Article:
This is a quick thought to end the week on. Last week there was a *lot* of talk on the various library listservs about the TPPA and what stance, if any, LIANZA should be taking on our behalf. There are clearly some very strongly held opinions on this quite emotive topic. What impressed me was that people got their point across but stayed respectful. No name calling, no subtle put downs – just passionate debate. I love our profession and am glad people spoke up. I’ll be interested to see where the debate takes us this week and what we do with it.
On Friday I started filling in the annual APLM (Assoc Public Library Managers) statistics spreadsheet. APLM collect a wide variety of stats about issues, people through the door, staff numbers, budget etc. All good stuff, and useful in all kinds of ways.
Of course there’s a but, more than one in fact. Take staff numbers for instance. We have 7 branches for a relatively small district because that’s what our ratepayers want. Also, we do full council services, so between the two things we look seriously over-staffed if someone looks at the stats without the back story.
My biggest concern,though, is that stats don’t tell people’s stories. The life changing things that happen in a library, and the small triumphs. Kids learning to read, men giving up drugs with our help so they can get a job, people finding a relative through our resources. That’s the true value of what we do. I’m grateful that LIANZA helps us promote our true value, but we have to do our bit too. It’s an area my team and I need to put more effort into… How about you; are you telling feel-good stories?
I attended LIANZA’s Future of Libraries Summit in Wellington on Friday with two of my staff, Maria and Ann-Louise. As one of this year’s K?tuku cohort, Ann-Louise had the opportunity to facilitate at one of the tables – well done!
I’d like to thank Joanna, Ines, Jess, Kris, Corin, Christine (and no doubt many others) for bringing people together from all over the country, and from a variety of backgrounds and roles, to look at our future and how we can make it even better.
There was some blue sky big picture thinking, and some small gems which I’m taking back to talk with my team about. Do we focus enough on the high needs areas in our district? Do we celebrate our achievements? Are we providing opportunities for all our staff? Would our kids love Arduino?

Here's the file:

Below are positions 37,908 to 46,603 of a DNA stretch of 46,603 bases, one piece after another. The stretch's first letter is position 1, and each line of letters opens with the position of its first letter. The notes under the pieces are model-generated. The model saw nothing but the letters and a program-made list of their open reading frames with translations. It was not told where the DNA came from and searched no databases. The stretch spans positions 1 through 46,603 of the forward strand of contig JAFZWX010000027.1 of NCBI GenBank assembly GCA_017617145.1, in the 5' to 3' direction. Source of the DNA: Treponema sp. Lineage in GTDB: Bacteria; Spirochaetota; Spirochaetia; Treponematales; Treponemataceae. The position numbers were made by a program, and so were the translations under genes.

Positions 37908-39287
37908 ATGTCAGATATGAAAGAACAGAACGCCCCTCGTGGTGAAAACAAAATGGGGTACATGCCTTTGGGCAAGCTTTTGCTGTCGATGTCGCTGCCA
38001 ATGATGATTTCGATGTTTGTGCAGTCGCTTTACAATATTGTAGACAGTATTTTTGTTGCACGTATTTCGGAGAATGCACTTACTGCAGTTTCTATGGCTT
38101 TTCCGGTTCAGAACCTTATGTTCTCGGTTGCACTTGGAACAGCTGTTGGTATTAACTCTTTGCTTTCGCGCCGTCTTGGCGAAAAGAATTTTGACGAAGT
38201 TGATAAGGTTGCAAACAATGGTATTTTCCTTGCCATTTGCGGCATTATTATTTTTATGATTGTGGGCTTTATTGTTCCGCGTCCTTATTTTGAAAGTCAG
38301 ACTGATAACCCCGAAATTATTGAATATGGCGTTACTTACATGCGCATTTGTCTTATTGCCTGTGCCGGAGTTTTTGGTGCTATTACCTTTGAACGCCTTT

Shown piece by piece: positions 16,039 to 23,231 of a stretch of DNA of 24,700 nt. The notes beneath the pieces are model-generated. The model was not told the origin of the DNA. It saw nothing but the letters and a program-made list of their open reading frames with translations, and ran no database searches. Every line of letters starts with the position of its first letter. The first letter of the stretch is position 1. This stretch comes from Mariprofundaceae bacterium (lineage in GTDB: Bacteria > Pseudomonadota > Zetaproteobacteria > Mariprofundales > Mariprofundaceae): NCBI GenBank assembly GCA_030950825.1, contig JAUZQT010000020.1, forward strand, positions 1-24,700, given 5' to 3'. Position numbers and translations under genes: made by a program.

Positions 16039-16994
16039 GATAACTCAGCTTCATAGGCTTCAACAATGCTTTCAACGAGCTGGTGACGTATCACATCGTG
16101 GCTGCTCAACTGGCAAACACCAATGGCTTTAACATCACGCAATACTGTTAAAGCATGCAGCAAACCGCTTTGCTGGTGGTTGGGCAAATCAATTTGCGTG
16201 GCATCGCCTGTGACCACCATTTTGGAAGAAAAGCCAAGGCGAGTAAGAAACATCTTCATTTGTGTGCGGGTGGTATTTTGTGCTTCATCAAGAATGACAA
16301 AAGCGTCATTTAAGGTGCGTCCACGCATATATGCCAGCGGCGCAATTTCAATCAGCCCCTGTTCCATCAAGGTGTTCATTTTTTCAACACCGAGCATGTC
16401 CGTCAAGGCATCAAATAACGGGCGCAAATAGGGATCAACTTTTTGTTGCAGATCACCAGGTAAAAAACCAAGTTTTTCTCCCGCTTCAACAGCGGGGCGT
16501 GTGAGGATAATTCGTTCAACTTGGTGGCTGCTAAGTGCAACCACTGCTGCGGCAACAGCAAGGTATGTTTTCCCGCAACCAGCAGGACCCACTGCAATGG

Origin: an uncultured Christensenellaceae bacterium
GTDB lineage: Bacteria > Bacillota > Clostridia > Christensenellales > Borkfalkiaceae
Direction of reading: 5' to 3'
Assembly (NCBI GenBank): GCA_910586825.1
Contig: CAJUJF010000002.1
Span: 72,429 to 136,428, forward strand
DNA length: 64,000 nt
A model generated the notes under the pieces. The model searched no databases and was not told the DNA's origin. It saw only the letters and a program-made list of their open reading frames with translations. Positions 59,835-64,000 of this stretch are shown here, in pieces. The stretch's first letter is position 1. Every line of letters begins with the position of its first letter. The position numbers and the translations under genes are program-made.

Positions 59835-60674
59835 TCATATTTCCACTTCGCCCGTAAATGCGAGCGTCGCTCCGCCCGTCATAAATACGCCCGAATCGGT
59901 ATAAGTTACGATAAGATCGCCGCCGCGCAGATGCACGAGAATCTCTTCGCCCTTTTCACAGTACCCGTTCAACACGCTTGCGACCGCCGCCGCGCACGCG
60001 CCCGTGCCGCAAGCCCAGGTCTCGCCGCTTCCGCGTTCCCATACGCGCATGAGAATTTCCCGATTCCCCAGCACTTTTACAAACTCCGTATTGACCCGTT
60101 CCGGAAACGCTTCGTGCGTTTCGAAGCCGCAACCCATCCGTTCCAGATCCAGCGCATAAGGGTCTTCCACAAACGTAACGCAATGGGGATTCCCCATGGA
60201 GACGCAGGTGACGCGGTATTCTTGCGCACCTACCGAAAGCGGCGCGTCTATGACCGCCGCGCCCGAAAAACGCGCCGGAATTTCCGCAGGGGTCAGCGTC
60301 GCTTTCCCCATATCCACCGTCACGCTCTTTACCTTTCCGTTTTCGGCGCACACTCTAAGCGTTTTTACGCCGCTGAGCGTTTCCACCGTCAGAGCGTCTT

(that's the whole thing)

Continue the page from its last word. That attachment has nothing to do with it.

There was a bit of frustration expressed that people were bringing up the “same old concerns we always talk about” and some people didn’t feel they could raise some issues. It was noted that LIANZA have been working on some of the “same old concerns” with K?tuku, Brand Libraries and so on. Perhaps LIANZA needs to be even more vocal about the good work it’s doing and shout it from the rooftops? As librarians we’re not helpless though; maybe as individuals we need to take more responsibility for knowing what our supporting body is up to.
Many librarians do seem to have a problem with speaking up and saying anything that might be controversial – are we just to damn nice? Or do we worry about the professional consequences in such a small country? I don’t know, but it’s a shame.
There’s nothing wrong with strong opinions as long as people are respectful, prepared to listen to others and so on. As a teen I loved the The Chronicles of Thomas Covenant, the Unbeliever by Stephen Donaldson. In an epic war of good versus evil, the good people of The Land realise they have lost a lot of their power because, in giving up all violence, they also gave up their passion. (paraphrased from reading 30 years ago, so loose…)
I hope New Zealand librarians can find their most passionate, articulate voices for the good of our profession while avoiding (verbal) violence!
Ann-Louise, Katherine, Rob and I attended the NDF Barcamp in Palmerston North last week. Thanks to NDF Ambassador Amanda Curnow and her crew for making it happen. It was well organised, and the lunch was yum! It was also good to say a very quick hi to Debbie Duncan as she rushed to a meeting.